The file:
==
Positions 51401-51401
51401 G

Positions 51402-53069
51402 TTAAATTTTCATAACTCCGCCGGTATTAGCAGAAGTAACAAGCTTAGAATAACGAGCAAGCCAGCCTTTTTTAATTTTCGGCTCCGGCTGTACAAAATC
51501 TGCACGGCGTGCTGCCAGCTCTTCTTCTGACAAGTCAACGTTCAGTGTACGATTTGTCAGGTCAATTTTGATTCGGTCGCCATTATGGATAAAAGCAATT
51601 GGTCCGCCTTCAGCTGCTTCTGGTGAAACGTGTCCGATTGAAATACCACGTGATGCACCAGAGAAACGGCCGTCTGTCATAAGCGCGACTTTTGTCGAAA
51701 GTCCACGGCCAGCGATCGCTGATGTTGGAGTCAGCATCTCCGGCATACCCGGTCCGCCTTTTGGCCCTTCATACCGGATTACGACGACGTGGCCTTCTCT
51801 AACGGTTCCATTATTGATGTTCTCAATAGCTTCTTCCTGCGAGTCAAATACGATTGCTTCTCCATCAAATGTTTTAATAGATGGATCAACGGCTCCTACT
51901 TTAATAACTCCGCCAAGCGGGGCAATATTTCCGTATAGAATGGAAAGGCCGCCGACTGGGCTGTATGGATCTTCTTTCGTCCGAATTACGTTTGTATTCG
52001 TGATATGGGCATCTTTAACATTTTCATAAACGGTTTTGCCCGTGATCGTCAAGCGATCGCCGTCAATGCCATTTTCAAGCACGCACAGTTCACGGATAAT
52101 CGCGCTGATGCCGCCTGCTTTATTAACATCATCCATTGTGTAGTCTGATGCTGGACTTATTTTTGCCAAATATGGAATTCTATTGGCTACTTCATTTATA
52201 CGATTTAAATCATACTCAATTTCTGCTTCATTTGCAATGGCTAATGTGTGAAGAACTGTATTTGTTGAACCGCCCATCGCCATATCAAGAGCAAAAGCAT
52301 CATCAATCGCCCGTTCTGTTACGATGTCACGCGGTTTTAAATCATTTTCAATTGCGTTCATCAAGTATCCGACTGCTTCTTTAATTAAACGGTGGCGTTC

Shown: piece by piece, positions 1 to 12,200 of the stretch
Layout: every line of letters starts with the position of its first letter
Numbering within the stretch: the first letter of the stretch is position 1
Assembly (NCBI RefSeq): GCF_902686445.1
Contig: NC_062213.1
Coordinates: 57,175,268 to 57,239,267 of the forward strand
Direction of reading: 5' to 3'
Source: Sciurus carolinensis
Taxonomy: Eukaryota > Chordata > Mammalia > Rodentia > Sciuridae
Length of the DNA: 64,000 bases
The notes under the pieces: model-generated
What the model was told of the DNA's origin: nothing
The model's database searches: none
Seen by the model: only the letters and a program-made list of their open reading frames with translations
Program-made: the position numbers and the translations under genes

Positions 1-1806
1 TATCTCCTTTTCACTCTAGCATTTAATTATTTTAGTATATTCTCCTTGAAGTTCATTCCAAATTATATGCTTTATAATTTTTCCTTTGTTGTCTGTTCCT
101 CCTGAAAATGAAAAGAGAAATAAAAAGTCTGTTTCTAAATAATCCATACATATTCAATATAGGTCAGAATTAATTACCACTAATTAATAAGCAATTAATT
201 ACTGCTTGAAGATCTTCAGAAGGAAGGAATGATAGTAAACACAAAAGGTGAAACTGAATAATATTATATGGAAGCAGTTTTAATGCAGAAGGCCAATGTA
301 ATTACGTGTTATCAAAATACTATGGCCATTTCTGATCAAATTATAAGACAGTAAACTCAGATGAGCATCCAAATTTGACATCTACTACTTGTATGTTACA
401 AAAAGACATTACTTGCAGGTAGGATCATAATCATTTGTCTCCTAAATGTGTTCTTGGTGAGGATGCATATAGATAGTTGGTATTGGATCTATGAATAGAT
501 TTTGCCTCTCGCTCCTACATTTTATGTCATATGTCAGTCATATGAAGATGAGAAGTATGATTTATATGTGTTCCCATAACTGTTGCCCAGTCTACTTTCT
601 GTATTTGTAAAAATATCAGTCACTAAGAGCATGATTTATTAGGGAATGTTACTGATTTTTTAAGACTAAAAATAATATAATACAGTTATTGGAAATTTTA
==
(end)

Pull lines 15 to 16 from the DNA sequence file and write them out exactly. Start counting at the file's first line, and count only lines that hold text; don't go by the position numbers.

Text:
Layout: every line of letters starts with the position of its first letter
Numbering within the stretch: the first letter of the stretch is position 1